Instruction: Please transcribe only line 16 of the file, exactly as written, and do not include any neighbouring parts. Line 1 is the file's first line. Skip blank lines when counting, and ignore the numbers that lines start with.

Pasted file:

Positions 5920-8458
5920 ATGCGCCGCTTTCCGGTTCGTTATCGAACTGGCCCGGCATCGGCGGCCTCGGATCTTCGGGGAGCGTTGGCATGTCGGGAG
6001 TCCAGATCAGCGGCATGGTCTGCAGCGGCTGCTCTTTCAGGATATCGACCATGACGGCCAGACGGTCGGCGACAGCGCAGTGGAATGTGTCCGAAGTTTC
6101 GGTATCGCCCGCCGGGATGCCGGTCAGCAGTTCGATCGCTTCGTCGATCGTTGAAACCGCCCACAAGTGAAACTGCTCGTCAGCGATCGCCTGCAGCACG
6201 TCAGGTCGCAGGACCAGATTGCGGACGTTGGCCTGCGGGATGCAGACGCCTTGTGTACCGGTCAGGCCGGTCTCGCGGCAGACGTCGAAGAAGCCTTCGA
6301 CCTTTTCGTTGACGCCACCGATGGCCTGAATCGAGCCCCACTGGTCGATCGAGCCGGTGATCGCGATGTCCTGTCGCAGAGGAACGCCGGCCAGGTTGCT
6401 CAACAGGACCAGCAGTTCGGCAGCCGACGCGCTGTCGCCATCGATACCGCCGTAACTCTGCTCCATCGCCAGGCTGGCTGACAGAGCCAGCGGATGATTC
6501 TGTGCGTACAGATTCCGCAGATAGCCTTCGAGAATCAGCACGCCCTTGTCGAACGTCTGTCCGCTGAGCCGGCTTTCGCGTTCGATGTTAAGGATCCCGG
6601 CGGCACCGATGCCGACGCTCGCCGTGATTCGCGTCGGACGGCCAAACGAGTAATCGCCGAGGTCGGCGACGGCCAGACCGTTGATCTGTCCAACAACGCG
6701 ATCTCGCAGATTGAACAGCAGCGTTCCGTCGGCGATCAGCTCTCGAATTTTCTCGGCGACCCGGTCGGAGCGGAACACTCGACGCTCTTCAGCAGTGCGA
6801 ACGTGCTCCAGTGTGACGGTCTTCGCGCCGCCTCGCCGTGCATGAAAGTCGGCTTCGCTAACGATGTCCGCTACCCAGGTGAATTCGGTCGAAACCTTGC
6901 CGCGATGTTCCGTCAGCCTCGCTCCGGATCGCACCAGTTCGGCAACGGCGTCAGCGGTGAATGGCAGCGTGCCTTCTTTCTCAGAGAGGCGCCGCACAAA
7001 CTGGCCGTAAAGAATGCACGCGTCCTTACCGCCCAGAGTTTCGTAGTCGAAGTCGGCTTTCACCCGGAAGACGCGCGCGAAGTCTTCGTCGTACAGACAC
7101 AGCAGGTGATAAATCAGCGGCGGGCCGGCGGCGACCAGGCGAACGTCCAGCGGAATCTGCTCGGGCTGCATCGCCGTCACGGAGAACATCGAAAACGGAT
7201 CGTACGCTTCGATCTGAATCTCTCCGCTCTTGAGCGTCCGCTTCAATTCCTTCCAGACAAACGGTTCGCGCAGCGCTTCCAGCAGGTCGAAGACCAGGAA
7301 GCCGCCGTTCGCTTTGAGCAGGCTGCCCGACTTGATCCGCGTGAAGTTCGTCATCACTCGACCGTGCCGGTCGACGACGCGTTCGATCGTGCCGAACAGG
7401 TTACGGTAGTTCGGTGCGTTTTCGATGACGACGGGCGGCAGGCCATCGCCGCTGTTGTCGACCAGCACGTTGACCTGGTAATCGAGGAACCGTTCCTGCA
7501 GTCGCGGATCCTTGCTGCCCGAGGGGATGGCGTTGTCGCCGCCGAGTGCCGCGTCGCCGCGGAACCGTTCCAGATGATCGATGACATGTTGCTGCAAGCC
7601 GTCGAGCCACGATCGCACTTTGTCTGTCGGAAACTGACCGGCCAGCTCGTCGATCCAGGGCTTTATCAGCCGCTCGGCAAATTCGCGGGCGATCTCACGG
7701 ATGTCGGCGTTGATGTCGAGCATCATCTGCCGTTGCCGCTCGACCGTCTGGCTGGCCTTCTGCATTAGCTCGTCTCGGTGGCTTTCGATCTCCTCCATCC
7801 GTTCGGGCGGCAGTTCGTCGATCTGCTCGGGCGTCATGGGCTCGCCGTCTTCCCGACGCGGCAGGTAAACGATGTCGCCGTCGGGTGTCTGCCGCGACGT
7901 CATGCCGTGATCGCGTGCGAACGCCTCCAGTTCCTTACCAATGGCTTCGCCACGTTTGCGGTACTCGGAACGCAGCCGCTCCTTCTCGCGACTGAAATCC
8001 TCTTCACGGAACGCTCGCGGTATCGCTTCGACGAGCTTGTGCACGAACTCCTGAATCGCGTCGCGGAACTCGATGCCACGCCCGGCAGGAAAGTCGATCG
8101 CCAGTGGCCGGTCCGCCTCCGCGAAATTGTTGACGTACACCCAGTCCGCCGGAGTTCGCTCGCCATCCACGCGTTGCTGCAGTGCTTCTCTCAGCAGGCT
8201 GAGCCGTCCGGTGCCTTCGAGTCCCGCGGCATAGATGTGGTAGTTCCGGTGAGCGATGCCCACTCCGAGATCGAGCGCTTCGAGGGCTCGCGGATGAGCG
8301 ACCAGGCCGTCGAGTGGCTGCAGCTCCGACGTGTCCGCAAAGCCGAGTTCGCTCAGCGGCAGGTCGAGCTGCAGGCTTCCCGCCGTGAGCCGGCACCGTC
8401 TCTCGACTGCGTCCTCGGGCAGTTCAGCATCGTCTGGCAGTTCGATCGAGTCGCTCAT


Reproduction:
7301 GCCGCCGTTCGCTTTGAGCAGGCTGCCCGACTTGATCCGCGTGAAGTTCGTCATCACTCGACCGTGCCGGTCGACGACGCGTTCGATCGTGCCGAACAGG